Lutheran congregations appoint openly gay pastors
Three Lutheran congregations have defied their denomination's rule prohibiting the ordination of noncelibate gays and appointed two gay men and one lesbian to serve as pastors. The Reverend Jennifer Mason is scheduled to be installed Sunday at Central City Lutheran Mission in San Bernardino, Calif., followed by the installations of the Reverend Daniel M. Hooper at Hollywood Lutheran Church on May 2 in Los Angeles and the Reverend Jay Wiesner at Bethany Lutheran on July 25 in Minneapolis. The installations continue to focus attention on divisions within the denomination over how to treat gay men and lesbians in the ministry. "The emotions run very high, and I think the risks are very real," the Reverend Steven Benson told the Los Angeles Times. "The possibilities of deep division, and perhaps even schism, are there." Benson, who pastors at Bethany Lutheran Church, supports the installation.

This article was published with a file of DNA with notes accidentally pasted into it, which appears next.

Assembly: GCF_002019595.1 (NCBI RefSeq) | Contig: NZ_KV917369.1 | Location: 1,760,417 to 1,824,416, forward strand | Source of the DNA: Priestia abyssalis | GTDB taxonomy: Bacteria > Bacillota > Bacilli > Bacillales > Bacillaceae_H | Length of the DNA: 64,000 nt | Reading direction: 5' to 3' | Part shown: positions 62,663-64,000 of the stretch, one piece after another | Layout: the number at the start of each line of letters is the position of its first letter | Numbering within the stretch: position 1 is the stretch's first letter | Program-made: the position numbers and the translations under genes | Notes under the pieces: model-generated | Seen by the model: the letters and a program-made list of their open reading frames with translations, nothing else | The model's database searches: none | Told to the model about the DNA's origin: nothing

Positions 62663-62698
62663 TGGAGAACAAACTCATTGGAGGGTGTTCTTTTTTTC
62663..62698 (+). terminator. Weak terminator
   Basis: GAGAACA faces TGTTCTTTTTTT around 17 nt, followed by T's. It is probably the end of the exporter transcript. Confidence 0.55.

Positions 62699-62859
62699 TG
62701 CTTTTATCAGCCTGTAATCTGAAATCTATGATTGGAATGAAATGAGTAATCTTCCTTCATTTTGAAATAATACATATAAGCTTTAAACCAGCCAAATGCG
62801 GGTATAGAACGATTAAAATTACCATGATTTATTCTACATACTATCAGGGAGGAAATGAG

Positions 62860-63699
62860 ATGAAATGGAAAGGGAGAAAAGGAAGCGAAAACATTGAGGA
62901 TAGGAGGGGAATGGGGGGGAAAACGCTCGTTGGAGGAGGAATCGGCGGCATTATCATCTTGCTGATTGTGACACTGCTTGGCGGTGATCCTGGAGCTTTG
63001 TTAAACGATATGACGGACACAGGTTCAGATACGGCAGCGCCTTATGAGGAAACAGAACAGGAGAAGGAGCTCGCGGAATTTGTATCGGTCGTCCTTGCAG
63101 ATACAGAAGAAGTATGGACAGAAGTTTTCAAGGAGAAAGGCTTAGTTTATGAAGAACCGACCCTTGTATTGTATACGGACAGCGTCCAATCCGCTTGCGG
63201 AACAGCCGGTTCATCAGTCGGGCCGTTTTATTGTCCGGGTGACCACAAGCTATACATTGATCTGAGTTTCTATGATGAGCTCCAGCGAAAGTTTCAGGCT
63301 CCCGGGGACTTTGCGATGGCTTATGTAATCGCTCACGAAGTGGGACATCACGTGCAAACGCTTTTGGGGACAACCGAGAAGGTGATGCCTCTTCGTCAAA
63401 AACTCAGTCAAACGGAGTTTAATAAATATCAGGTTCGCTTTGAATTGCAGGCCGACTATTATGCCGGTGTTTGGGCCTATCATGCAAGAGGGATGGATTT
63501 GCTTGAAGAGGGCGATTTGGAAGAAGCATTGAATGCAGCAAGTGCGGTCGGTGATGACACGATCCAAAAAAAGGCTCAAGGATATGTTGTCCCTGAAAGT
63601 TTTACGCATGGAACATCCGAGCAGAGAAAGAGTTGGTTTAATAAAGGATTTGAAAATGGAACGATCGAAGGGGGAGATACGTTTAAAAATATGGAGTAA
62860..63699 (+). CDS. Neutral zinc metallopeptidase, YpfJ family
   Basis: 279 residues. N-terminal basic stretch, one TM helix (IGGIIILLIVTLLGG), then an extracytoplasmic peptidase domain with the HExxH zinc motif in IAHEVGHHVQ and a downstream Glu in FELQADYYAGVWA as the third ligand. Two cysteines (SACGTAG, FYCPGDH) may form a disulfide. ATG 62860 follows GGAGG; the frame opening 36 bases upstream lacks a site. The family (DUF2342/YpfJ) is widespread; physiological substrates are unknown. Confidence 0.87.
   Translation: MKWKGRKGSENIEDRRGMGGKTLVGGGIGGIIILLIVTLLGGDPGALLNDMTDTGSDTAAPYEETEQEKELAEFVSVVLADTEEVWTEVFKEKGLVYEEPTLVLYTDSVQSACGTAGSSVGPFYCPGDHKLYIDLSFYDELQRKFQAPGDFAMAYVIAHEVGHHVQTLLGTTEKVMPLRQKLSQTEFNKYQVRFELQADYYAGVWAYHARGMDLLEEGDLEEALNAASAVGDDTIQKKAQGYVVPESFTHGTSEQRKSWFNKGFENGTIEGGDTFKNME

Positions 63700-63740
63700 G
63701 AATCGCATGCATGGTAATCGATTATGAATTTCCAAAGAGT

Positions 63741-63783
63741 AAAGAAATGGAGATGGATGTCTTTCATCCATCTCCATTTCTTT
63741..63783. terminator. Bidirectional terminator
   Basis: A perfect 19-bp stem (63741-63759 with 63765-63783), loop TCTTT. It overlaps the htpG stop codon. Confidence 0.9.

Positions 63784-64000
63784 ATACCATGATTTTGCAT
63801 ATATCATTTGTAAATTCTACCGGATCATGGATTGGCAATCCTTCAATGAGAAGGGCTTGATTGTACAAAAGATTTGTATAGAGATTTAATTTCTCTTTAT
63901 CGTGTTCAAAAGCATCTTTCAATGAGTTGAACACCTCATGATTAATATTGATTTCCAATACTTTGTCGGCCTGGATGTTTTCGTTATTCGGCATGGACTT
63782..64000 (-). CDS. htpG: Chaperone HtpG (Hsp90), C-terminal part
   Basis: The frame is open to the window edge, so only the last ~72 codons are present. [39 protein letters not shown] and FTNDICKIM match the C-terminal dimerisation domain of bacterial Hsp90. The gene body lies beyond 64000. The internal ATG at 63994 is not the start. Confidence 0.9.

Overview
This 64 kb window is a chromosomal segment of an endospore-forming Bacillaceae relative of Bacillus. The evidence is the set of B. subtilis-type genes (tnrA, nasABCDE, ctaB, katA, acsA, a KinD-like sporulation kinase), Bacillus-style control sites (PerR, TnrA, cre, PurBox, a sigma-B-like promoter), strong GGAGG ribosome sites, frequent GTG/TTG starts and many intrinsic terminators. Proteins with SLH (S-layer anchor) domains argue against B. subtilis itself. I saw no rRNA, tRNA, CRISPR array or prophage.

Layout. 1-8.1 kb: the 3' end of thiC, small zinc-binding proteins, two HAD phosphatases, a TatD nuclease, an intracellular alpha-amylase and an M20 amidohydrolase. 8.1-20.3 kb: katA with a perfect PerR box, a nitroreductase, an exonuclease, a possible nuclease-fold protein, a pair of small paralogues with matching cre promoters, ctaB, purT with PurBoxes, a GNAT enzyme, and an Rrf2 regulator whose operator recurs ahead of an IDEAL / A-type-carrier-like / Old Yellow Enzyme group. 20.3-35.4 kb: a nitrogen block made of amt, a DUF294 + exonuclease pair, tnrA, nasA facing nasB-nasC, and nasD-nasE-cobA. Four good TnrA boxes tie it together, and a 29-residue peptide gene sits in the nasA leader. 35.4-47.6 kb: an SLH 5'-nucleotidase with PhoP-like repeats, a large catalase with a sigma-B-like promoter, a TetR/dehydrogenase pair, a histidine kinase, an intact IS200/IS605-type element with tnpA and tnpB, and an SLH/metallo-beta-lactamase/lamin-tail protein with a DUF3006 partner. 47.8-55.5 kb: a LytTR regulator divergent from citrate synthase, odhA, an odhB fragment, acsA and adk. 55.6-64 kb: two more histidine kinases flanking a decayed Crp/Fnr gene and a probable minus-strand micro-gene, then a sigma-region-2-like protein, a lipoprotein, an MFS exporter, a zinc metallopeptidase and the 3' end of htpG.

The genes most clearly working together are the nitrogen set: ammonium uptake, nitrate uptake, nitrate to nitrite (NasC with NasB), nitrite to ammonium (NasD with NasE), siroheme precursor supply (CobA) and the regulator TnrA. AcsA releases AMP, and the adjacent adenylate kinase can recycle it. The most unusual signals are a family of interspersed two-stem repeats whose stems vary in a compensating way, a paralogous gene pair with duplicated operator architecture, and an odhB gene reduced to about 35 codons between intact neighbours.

However, others within the clergy strongly oppose the installations. Bishop Murray D. Finck, of the Lutheran Church's Pacific Synod, said he was saddened by the San Bernardino decision to call Mason an associate pastor and urged the mission to reconsider its decision. The Hollywood Lutheran Church and the San Bernardino mission would be the first Southern California Evangelical Lutheran bodies to call an openly gay man or lesbian a pastor. The Evangelical Lutheran Church of America ordains openly gay men and women but requires them to be celibate. Conservatives such as the Reverend Christopher Hershman, president of the Evangelical Lutheran Confessing Fellowship, said he believes Christianity will eventually split over the authority of Scripture. "There are two different kinds of religion under the same denominational banners," Hershman told the Times. "One says what the churches taught for the last 2,000 years. The other approach says the Bible was a witness at its time, and people
have moved beyond that to a higher sense of enlightenment." Diane L. Knippers, president of the Institute on Religion and Democracy in Washington, D.C., also has noticed the recent division within the clergy and church. "I see increasing polarization. Among evangelicals in all these denominations [we are] quick to say we have more in common with each other than we do with the left in our own denomination. I'm sure the other side feels the same way."